Mary Dejevsky

Why the law on assisted dying must change

Esther Rantzen’s decision to join the campaign to legalise assisted dying, in the light of uncertainty about her cancer prognosis, has rekindled and broadened a debate that has been simmering for many years. 

Talking on the latest BBC Today podcast, Rantzen disclosed that she had recently joined Dignitas, the Swiss organisation that helps people who are terminally ill to end their lives. Now 83, the television broadcaster and founder of Childline and Silverline, said that her cancer was now being treated with what she called a miracle drug, but that if it didn’t work, then she wanted to be able to end her life while she is still able to without exposing her family to prosecution, were they to accompany her to Switzerland.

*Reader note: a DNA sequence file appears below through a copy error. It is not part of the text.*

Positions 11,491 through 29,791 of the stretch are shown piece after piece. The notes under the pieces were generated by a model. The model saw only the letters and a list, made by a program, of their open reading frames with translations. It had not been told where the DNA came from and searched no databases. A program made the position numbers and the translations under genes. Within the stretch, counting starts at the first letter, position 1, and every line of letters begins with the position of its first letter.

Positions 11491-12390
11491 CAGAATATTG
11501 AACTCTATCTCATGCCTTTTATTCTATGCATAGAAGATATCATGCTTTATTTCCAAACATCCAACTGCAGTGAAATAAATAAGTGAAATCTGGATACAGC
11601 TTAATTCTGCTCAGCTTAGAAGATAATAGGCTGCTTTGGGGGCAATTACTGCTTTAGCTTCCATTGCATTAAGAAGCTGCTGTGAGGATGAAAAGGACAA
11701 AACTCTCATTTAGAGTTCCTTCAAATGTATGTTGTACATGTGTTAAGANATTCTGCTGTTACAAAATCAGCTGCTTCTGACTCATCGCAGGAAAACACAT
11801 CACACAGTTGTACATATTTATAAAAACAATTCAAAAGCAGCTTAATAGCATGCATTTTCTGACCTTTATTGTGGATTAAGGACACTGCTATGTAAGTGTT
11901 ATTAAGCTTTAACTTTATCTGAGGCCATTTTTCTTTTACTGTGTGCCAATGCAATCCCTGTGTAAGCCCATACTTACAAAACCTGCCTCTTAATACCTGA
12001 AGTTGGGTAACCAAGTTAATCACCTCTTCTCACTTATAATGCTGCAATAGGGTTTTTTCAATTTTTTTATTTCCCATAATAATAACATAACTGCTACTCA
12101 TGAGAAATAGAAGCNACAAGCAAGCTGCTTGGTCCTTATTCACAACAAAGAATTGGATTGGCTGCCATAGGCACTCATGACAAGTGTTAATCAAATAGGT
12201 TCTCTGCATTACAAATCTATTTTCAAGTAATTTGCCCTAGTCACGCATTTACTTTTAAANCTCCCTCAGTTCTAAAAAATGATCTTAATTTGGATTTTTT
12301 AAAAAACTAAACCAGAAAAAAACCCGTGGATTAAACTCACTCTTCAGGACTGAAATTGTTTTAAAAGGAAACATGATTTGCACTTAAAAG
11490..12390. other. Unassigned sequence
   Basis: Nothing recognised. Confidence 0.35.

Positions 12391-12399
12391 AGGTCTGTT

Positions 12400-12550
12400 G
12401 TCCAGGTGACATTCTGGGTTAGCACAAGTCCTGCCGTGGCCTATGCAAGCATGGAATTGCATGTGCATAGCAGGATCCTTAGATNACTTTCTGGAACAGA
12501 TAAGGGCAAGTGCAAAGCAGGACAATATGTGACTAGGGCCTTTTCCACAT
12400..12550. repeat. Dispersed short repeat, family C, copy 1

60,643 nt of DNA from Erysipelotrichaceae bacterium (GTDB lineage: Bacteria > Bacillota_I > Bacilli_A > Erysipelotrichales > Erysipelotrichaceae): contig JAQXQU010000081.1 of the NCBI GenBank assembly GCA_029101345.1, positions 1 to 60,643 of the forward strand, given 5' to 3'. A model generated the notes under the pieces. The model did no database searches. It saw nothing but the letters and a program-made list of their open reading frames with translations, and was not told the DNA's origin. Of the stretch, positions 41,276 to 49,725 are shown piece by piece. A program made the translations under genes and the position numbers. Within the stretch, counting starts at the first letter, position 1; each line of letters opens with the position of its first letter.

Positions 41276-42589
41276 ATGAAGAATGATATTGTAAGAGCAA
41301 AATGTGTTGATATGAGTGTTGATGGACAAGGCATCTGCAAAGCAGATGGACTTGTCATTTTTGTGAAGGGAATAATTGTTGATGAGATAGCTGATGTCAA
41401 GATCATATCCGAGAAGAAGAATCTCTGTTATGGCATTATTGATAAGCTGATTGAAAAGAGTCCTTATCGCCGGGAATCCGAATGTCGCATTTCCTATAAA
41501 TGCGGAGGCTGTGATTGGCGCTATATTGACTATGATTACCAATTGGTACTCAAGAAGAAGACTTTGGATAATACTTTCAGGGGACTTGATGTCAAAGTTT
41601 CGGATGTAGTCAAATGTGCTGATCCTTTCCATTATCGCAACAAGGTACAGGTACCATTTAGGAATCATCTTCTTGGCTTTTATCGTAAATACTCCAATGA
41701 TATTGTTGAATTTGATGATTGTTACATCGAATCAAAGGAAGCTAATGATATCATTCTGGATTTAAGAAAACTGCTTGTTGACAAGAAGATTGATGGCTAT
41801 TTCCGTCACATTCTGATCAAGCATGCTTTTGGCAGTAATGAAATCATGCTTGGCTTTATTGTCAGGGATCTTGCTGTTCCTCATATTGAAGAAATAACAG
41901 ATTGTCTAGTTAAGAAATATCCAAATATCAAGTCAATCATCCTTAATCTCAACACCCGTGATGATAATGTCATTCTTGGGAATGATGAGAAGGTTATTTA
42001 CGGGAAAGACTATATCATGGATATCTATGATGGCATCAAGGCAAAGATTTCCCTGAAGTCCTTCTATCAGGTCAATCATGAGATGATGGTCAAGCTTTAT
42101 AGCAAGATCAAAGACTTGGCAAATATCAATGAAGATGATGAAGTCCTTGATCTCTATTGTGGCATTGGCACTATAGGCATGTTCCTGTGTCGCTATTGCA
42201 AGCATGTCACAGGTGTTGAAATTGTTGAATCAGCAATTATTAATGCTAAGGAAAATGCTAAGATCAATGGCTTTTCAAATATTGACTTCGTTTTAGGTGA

This is the whole point of the UK campaign to legalise assisted dying. Supporters don’t just want people to be able to end their lives at a time of their choosing, but to be able to seek help to do it legally, without having to go abroad and without leaving their nearest and dearest, or indeed anyone they tell beforehand, to the risk of prosecution in the UK courts. 

Rantzen speaks, as she has always done, with the assurance of someone who knows her own mind and wants others to know it, too. I come to this from an entirely personal and less public perspective. My late husband had Parkinson’s. He was of a secular cast of mind, and from the earliest months of the diagnosis (when he was still in his forties), he was adamant that he did not want to hang around as his faculties withered and died. His mother had had Parkinson’s; both of us knew what it entailed. He joined Dignitas, signed petitions and left a bequest. 

In the early years, his Parkinson’s was well controlled with the standard drugs.

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